What Our Farmer Did This Summer
In addition to weeding, mulching (and sweating) through the hot South Florida summer days, we have spent much of the past month researching ways to increase production in our current space. The goal is two-fold: To serve more of the people who want to join our CSA program and to donate more Fruitful Field fresh and nutritious greens and vegetables through community food pantries and soup kitchens.
The end of July, I attended the annual conference put on by Florida Organic growers in Gainesville. Sessions focused on soil health and detailed the findings of UF researchers on a variety of cover crops and no-till systems here in Florida. Other sessions focused on incorporating permaculture practices on production farms, produce food safety, and weed control for organic farms. Lots of great information and even more reinforcement that cultivating healthy plants is all about developing healthy soil.
While visiting Beth and Flavio at their new home in the mountains of North Carolina, we toured four small farms in the Hendersonville and Asheville areas. Every farm and farmer we visited offered new ideas, new crops to try, and new methods of growing.
At Holly Spring Farm near Hendersonville, Paul Shoemaker and his wife Simone took time out from harvesting and preparing that afternoon’s restaurant orders to show us their tomatoes. Paul is definitely a specialist in heirloom tomatoes, their cultivation, and their diseases. (We enjoyed a salad of watermelon and Holly Spring heirloom tomatoes that evening at Sierra Nevada Brewery.) He shared a few new varieties he thought we should try growing this season (which we will!). Not to mention an ingenious and inexpensive way to use shorter stakes as the tomatoes grow tall.
We also want to thank Jessica Spiegel of the strictly organic Terra Lingua Growers, who showed us around the two greenhouses where she grows incredibly lush tomatoes, cucumbers, hot peppers, arugula, and other crops for her farm market sales. The Asheville area offers some interesting opportunities for growers, like these leased greenhouses that had once been part of a large flower-growing operation. After that business went bankrupt, the greenhouses have been revitalized to house a variety of small, local, sustainably-focused business including growers like Jessica, woodworkers, and light manufacturing. Jessica recommended another tomato variety that we’ll try this season in South Florida.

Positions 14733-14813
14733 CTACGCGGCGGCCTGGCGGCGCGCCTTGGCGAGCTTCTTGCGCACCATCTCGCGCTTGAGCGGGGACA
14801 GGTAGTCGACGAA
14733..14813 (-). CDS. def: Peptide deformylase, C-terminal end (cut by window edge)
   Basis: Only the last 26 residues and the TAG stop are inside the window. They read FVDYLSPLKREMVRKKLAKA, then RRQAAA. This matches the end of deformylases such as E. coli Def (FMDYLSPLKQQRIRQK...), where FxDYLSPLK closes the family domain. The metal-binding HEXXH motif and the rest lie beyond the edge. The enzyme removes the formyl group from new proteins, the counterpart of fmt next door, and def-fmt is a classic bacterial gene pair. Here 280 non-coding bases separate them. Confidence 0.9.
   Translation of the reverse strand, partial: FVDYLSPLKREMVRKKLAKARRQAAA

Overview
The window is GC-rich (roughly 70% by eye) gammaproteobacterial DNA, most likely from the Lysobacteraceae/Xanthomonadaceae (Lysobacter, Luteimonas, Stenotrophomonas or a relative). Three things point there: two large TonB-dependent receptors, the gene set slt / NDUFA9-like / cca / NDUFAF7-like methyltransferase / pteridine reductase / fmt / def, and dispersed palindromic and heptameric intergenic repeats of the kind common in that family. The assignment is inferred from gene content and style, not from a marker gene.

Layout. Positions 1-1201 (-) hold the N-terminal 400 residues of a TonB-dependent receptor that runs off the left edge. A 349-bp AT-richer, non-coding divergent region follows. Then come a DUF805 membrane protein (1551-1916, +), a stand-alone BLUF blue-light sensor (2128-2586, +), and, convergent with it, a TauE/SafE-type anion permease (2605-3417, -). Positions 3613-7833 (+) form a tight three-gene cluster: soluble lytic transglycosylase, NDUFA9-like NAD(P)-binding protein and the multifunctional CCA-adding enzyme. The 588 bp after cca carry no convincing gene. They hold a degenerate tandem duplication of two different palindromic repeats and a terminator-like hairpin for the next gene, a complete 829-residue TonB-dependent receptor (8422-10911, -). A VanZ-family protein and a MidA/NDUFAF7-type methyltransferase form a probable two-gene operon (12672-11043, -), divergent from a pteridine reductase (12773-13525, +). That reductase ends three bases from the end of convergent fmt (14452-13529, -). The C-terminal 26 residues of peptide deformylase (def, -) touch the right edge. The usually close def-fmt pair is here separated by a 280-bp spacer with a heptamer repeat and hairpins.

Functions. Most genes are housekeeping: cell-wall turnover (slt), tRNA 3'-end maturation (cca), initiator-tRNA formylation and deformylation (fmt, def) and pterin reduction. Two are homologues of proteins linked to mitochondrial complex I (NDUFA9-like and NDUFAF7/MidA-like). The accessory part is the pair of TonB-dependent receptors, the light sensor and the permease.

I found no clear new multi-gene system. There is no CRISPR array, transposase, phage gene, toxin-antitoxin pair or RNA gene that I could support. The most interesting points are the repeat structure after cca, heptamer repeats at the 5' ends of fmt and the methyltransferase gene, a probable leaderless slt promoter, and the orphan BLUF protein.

At the Veterans Healing Farm, John Mahshie and Justin, his farm manager, showed us the tools and facilities they use to serve veterans from across the country. This garden is unique in donating the vegetables, fruits, and flower bouquets they grow to veterans and their caregivers free of charge. We really admired the new building that will allow the organization to house and teach veterans from all over the country at no charge, including an upcoming beekeeping class. This farm also places a great emphasis on creating a beautiful, healing environment for veterans and local volunteers to work in together — a real inspiration!
We also enjoyed seeing Susan Sides again, from The Lord’s Acre, another “garden that gives” that is focused on volunteers who grow a wide range of organic produce for donation. In addition to showing us what they grow, Susan shared many of the communication methods and tools that the Lord’s Acre uses to communicate garden tasks for volunteers and staff, together with all the information needed to complete them. The garden is a lovely balance between vegetable production, flowers, herbs, and teaching/demonstration, including a vibrant children’s program called “Sprouts.”
Together, they’ve given us so many new ideas and inspirations to continue to grow the Fruitful Field. We appreciate their generosity in sharing their time and knowledge. As Susan noted, “We all learn from each other.”